Fortis was like many other fine watch manufacturers founded in Switzerland where it still resides today as one of the last privately owned watch companies. The company was founded in 1912 by Walter Vogt in the Swiss village of Grenchen and has over the last 100 plus years been an innovator in technology and style. In 1926 it was Fortis who released the Harwood Automatic, the first self-winding wristwatch to be made commercially available. In terms of horology, the release of that design turned the watch world on its ear. In 1943 Fortis again set the standard in technology when they released the Fortissimo, the worlds first line of waterproof watches.
After years of testing and design work with NASA and other agencies, Fortis was ready to step to the big stage and beat out several larger manufactures in a competition for the next generation of timepieces to be used in not only manned space flight but in orbit on the International Space Station. When the trials had ended Fortis, beat out the big names of the industry like Rolex and Omega and was deemed worthy to wear the title “Official Cosmonaut Watch”.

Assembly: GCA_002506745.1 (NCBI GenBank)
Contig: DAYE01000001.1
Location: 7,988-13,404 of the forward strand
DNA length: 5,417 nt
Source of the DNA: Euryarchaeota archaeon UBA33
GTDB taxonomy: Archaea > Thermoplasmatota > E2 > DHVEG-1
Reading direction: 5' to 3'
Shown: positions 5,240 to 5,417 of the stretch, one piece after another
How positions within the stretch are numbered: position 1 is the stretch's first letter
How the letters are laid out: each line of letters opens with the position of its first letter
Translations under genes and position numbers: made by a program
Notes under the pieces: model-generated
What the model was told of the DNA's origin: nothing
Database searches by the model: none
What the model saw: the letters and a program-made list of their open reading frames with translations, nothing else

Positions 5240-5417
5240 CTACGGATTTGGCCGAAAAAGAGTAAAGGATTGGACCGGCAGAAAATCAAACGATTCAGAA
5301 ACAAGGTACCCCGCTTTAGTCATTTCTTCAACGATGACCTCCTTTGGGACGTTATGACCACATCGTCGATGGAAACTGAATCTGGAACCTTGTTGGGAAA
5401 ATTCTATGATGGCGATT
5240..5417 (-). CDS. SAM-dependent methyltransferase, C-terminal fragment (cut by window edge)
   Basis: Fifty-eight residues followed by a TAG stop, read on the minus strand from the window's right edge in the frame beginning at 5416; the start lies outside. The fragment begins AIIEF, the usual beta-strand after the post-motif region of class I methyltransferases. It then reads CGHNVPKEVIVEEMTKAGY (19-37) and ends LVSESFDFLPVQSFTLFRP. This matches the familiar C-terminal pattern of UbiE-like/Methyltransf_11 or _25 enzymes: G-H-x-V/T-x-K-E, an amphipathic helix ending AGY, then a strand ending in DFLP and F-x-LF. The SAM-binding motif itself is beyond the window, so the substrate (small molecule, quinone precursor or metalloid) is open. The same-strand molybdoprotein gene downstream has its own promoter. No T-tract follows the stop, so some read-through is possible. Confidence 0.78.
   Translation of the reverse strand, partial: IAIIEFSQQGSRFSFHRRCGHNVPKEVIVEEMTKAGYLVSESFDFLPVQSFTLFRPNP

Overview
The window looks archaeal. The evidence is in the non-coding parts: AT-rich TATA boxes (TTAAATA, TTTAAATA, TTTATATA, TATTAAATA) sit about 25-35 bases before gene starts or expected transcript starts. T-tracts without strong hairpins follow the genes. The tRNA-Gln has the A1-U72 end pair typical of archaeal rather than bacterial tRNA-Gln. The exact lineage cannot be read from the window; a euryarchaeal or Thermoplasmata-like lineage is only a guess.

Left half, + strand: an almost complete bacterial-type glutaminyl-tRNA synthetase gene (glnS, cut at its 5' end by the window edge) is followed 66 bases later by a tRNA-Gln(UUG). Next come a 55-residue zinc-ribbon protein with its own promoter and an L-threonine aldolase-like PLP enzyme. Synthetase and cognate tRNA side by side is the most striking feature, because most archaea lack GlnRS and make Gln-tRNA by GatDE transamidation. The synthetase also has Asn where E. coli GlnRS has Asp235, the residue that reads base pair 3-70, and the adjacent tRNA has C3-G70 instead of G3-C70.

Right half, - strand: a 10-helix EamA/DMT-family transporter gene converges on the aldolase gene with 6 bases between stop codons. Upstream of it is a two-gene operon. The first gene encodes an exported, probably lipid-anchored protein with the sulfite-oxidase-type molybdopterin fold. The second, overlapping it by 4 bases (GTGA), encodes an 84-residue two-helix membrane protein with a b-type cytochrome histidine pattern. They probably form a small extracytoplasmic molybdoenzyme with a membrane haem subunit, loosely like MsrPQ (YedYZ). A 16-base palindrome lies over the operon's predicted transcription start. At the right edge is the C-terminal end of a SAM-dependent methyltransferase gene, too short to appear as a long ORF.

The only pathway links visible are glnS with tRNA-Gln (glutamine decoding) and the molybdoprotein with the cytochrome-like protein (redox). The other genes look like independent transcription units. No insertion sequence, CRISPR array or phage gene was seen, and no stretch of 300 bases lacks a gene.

Country of Manufacture: Switzerland
Movement Type: Swiss ETA 2836-2 Automatic
Case Diameter: 42mm
Water Resistance: 20 BAR (669 Feet)
Lug Width: 20 mm
Case Thickness: 15.5 mm
Read Next: Check out the 3-barrelled machete gun carried into orbit by Russian cosmonauts until 2006
- Stainless Steel
MSRP: $840 – $980 depending on band choice at www.watchbuys.com
Weight: 6.7 Oz with Stainless Steel band
- Stainless Steel Case
- Automatic movement means no batteries
- Can withstand the most severe elements
- Classic look with
- Affordable compared to its competition
- Price for some people
- Lack of chronograph function
- Large, thick heavy stainless steel case
- Metal bracelet can be problematic to size and small easy to loose screws